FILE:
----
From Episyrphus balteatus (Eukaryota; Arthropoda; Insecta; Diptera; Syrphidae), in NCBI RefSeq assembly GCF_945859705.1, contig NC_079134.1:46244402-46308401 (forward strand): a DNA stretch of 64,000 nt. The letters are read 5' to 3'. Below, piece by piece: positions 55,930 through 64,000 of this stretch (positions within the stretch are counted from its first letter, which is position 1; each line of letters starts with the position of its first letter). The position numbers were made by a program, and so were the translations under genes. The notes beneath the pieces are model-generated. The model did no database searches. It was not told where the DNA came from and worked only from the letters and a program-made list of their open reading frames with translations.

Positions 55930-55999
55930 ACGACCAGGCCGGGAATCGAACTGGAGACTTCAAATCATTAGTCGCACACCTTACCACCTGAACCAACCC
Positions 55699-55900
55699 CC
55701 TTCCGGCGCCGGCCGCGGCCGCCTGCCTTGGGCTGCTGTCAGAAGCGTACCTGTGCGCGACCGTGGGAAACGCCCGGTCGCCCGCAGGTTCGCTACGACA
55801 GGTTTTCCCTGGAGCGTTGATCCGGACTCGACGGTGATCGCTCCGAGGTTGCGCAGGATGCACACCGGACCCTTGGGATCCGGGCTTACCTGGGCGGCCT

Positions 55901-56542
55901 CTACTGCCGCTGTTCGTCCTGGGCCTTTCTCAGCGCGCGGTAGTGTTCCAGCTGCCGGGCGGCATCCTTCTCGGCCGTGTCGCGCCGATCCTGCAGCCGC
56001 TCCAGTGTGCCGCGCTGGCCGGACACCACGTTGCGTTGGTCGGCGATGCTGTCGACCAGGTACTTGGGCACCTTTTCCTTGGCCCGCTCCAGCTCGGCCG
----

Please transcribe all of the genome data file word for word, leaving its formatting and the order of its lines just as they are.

From Episyrphus balteatus (Eukaryota; Arthropoda; Insecta; Diptera; Syrphidae), in NCBI RefSeq assembly GCF_945859705.1, contig NC_079134.1:46244402-46308401 (forward strand): a DNA stretch of 64,000 nt. The letters are read 5' to 3'. Below, piece by piece: positions 55,930 through 64,000 of this stretch (positions within the stretch are counted from its first letter, which is position 1; each line of letters starts with the position of its first letter). The position numbers were made by a program, and so were the translations under genes. The notes beneath the pieces are model-generated. The model did no database searches. It was not told where the DNA came from and worked only from the letters and a program-made list of their open reading frames with translations.

Positions 55930-55999
55930 ACGACCAGGCCGGGAATCGAACTGGAGACTTCAAATCATTAGTCGCACACCTTACCACCTGAACCAACCC
Positions 55699-55900
55699 CC
55701 TTCCGGCGCCGGCCGCGGCCGCCTGCCTTGGGCTGCTGTCAGAAGCGTACCTGTGCGCGACCGTGGGAAACGCCCGGTCGCCCGCAGGTTCGCTACGACA
55801 GGTTTTCCCTGGAGCGTTGATCCGGACTCGACGGTGATCGCTCCGAGGTTGCGCAGGATGCACACCGGACCCTTGGGATCCGGGCTTACCTGGGCGGCCT

Positions 55901-56542
55901 CTACTGCCGCTGTTCGTCCTGGGCCTTTCTCAGCGCGCGGTAGTGTTCCAGCTGCCGGGCGGCATCCTTCTCGGCCGTGTCGCGCCGATCCTGCAGCCGC
56001 TCCAGTGTGCCGCGCTGGCCGGACACCACGTTGCGTTGGTCGGCGATGCTGTCGACCAGGTACTTGGGCACCTTTTCCTTGGCCCGCTCCAGCTCGGCCG